bendien at tomaatnet.nl
Thu Sep 25 11:57:06 MDT 2003
Here's a howler in Marxist economic science:
"The Net Domestic Product represents the sum of incomes (gross) for the
whole of the economy"
- Prof. Jacques Gouverneur, Kapitalisme Vandaag [Capitalism Today], Berchem:
EPO, 1989, p. 280).
Here's a succinct heterodox statement on Ricardian "comparative advantage":
"Between 1600 and 1750, Portugal itself underdeveloped and was not able to
expropriate so much of its Brazilian satellite. Portugal was ever more
converted into a satellite. The treaties of the seventeenth century, and
especially the Treaty of Methuen in 1703, brought on the destruction of
Portugal's textile industries, the take-over by Great Britain of its foreign
and even domestic trade, and the conversion of Portugal into a mere entrepot
between Great Britain and Brazil and other Portugese colonies. Portugal did
become an exporter of wine, in exchange for the textiles it could no longer
produce because of the flooding of its market by British products - which
David Ricardo in 1817 had the temerity to interpret as a law of 'comparative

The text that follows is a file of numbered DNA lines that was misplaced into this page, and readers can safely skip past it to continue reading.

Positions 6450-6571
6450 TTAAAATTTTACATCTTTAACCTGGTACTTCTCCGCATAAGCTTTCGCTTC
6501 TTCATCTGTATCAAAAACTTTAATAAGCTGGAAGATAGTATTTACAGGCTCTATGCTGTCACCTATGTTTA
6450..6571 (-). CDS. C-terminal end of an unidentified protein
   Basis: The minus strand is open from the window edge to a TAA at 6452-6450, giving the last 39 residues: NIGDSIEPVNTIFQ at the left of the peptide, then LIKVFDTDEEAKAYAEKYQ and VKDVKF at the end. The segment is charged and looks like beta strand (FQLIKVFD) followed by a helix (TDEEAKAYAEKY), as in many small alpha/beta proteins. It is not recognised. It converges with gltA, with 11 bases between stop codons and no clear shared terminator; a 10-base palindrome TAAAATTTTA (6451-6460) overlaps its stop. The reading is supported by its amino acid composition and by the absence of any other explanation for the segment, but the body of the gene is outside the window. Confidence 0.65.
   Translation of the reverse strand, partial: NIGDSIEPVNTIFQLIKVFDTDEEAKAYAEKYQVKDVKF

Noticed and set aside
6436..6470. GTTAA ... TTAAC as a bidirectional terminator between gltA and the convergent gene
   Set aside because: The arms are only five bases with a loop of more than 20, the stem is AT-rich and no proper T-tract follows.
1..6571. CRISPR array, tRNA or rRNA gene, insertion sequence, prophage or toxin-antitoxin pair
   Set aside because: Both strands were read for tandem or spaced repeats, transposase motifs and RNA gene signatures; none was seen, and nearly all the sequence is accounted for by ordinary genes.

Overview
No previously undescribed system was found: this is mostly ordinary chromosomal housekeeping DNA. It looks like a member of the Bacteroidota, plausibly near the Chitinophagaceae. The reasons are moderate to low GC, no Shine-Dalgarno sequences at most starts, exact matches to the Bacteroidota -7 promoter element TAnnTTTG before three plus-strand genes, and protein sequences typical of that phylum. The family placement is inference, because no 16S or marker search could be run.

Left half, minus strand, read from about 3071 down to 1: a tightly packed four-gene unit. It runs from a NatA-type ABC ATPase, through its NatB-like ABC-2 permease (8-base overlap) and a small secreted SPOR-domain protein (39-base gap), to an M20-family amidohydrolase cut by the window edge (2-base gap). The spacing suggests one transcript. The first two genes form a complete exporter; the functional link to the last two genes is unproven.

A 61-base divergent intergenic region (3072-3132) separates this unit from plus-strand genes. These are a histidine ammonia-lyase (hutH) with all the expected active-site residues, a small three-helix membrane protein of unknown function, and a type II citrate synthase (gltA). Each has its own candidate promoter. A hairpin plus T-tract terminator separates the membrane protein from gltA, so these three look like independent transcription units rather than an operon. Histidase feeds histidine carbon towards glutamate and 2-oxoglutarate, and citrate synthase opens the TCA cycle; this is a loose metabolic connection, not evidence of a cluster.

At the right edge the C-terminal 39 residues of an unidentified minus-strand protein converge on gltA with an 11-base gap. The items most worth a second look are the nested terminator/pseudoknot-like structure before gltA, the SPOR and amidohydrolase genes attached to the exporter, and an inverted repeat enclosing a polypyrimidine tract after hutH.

advantage'. Portugal became a satellite-metroplis which took an ever smaller
part of the economic surpkus of its own Brazilian satellite thanks to the
monopoly position it still retained, while Great Britain took over the
economic monopoly and spoils. Illuminating in this connection are the
observation of the Marquis of Pombal, Prime Minister of Portugal and its
second Colbert, who clarified the situation and therewith the roots of
Portugal's underdevelopment in 1755, some years before Adam Smith inquired
into the causes and nature of the wealth of nations, and half a century
before Ricardo assured the world that Portugal's production and exchange of
wine for Britain's textiles was a universal law for the good of all. Pombal
wrote: (...) "These foreigners, after having acquired immense fortunes,
disappeared on a sudden, carrying with them the riches of the country...".
- Andre Gunder Frank, Capitalism and Underdevelopment in Latin America.
Harmondsworth: Penguin, 1971, p. 183-184.
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